How a ticket impacts your insurance
Clients are always asking us the question “How does a ticket impact my insurance?” If you get a speeding ticket, that violation can stay on your driving record for three years or even longer. And because your driving history plays a large part in determining how much you’ll pay for insurance, the fewer tickets you have, the better.
Different carriers have different policies when it comes to checking your driving record and how a ticket impacts your insurance premiums. If you receive a ticket, and it’s your first in several years, you may not see much of an increase — depending on the severity of the offense. In fact, many states will allow you to enter a deferment program if it’s your first ticket, keeping the violation off your record if you complete a safety course and avoid further tickets.
A lot of our carriers offer an endorsement called minor violation forgiveness. Typically, this means that you get one violation forgiven every three years, meaning that you will not see an impact on your rate.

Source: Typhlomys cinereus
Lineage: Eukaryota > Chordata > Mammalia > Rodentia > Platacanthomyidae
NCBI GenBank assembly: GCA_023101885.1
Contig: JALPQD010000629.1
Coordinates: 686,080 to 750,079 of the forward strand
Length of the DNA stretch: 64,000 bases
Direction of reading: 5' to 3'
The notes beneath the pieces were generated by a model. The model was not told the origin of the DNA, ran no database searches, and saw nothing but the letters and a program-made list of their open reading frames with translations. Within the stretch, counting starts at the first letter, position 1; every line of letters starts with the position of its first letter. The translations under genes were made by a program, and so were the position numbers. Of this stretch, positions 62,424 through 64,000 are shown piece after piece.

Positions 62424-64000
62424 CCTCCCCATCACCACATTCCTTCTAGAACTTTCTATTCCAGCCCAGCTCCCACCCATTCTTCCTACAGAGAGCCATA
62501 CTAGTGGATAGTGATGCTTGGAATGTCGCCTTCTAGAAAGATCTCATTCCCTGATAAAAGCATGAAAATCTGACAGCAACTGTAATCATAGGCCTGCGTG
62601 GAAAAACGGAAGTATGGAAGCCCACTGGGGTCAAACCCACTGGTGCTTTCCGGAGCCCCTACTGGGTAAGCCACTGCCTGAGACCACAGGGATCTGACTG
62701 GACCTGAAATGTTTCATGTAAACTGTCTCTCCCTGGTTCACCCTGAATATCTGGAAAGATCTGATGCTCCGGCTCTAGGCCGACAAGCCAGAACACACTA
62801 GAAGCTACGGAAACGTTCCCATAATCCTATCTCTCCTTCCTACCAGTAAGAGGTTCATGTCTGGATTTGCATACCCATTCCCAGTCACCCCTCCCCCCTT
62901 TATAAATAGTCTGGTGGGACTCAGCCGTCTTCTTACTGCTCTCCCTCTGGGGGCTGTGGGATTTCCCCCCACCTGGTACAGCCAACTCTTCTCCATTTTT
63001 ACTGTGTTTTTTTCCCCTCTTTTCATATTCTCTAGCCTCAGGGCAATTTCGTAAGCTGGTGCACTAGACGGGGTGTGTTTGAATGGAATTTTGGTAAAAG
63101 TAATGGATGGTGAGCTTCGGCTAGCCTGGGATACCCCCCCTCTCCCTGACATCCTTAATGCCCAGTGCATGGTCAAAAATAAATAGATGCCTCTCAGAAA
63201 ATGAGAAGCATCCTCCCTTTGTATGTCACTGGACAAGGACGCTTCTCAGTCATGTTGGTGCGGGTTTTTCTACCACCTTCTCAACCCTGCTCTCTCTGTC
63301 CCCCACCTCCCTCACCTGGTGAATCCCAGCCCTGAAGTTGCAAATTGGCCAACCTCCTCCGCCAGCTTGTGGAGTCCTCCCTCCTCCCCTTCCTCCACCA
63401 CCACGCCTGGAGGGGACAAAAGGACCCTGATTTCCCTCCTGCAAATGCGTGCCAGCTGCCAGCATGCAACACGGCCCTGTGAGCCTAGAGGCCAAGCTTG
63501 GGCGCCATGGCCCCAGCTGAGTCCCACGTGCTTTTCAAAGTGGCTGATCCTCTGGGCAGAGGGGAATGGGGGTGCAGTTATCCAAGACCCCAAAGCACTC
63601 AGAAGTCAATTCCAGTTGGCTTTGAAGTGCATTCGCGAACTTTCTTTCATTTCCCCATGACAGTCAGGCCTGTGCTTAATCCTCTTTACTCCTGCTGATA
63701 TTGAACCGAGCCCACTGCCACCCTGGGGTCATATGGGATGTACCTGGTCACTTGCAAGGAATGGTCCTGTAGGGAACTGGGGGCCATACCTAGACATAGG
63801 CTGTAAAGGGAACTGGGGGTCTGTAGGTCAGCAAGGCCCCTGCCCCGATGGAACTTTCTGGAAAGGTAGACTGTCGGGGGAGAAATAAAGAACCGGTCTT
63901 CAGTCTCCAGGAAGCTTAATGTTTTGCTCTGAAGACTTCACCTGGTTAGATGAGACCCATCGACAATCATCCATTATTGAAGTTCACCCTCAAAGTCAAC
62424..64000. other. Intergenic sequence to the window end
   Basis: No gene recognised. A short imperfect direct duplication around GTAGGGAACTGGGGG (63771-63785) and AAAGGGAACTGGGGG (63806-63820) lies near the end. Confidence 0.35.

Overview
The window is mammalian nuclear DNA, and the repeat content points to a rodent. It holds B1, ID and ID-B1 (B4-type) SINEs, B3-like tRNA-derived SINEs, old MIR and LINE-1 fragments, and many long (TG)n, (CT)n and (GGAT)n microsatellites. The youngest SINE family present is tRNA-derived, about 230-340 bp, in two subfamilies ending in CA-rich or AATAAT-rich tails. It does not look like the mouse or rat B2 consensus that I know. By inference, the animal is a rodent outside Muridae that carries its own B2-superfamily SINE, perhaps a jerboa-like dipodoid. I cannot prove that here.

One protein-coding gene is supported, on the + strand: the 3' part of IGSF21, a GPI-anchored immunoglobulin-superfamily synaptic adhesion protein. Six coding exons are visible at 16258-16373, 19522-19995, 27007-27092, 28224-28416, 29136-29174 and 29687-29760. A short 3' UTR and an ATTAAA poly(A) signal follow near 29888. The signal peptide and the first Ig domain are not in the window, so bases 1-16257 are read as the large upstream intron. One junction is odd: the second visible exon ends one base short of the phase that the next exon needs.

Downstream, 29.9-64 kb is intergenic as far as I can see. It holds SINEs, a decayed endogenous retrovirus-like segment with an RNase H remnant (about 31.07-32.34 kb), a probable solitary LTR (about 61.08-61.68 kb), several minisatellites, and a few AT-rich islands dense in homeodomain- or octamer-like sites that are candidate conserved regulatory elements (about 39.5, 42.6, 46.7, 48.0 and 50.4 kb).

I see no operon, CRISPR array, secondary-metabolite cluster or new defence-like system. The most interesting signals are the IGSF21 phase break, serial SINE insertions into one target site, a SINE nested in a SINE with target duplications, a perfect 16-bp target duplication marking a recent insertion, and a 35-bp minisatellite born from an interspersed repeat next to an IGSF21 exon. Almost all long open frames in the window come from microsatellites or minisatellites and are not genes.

But that second ticket (or third, or fourth …) can bring some serious financial penalties. While there are too many variables to say specifically how much each additional violation will increase your premium, it’s safe to say that the jump will be significant. And unfortunately, you can be stuck paying those higher auto insurance premiums for years.
Significant violations can have a bigger impact as well. If you’re going 20 miles per hour over the limit, you’ll likely pay more than someone with a ticket for 5 mph over. Insurance companies know that speeding increases the risk of accidents, and they’ll view you as an increased risk — for good reason. In fact, if you have a serious violation, or too many tickets, your insurance carrier could drop your coverage altogether.
For younger drivers (typically under the age of 25), it’s especially important to avoid tickets, because companies already view these drivers as riskier than the general population.
If your premium doesn’t go up, having a violation on your record could prevent you from receiving the lowest possible rate on your insurance.
Of course, we think the best policy is simply to obey speed limits. Not only will you avoid tickets and possible insurance hassles, but your risk of accidents will decrease, tickets will not impact your insurance. And you’ll get better gas mileage. Sounds like a good deal to us!